But the nasty business of defining “subversive of good order” was still left undone. In order to fill in the blanks, the Court resorted to a reasoning that today would be laughable (but still stands): “Polygamy has always been odious among the northern and western nations of Europe, and, until the establishment of the Mormon Church, was almost exclusively a feature of the life of Asiatic and of African people.” Translation: Europe, the U.S., and White People are civilized. Black and Yellow people are heathens. Today, Reynolds remains the law of the land. (Reynolds went to jail for two years.)

But now the Walker decision has produced the first real opportunity in over a hundred years to reverse Reynolds and legalize polygamy. And if I was a polygamy advocate, I would piggy-back on the Perry case all the way to the Supreme Court. For if marriage is only a “union of equals” (Perry pg 113) then not only is gender no longer a limiting factor, but number as well. In other words, “Why only two?” After all, polygamous marriage has a far greater historical pedigree than does homosexual marriage. (Contrary to the Reynolds reference to Asians and Africans, polygamy was an essential feature of the Judaic tradition, a tradition this country claims as part of its foundation.)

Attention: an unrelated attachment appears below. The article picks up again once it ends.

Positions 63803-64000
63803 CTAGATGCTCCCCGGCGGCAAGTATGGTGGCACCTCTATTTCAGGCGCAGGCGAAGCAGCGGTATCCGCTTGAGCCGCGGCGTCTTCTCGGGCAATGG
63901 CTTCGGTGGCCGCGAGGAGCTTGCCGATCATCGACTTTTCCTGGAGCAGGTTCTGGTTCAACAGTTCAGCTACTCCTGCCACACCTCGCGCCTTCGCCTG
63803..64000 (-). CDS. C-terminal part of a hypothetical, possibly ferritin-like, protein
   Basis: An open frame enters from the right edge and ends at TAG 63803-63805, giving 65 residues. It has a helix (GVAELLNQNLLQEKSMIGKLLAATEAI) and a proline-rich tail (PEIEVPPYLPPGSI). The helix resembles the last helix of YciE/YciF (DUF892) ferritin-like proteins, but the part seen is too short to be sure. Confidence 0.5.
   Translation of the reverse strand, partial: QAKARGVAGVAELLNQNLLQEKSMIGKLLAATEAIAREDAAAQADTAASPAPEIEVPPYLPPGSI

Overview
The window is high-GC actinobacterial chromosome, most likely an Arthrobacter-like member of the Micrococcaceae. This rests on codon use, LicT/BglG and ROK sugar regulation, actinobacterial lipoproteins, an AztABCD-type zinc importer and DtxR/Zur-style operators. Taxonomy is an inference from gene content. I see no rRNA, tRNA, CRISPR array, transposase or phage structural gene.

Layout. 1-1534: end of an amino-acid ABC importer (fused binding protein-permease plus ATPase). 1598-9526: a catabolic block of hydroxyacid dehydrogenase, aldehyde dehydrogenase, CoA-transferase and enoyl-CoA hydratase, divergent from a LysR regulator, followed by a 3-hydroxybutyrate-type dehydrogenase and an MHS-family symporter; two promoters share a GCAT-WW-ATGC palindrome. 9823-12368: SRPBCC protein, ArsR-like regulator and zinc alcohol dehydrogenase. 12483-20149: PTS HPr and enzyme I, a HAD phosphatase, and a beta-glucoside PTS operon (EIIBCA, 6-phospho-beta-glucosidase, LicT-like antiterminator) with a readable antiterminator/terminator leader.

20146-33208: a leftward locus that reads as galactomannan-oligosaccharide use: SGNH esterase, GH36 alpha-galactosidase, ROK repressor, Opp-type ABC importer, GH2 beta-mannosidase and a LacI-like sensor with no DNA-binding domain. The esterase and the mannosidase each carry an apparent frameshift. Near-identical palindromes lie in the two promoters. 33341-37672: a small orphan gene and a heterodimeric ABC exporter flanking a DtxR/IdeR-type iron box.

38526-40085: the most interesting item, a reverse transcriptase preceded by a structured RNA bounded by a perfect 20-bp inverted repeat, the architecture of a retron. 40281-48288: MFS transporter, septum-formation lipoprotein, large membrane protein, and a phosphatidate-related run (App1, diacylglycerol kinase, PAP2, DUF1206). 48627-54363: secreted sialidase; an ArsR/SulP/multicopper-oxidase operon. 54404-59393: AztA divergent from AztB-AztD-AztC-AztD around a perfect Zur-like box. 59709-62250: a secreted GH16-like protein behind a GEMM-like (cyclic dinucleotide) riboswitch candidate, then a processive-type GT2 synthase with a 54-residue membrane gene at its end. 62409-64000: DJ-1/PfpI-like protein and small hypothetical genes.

The crazy thing is that we already allow a form of polygamy in our country. Quoting the header at Polygamy.com: “A man can have sex with as many women as he likes. But he can’t marry more than one. If we don’t have a good reason to discriminate, then we probably shouldn’t.” And of course men and women can marry as many partners as they want. They just have to do the paperwork.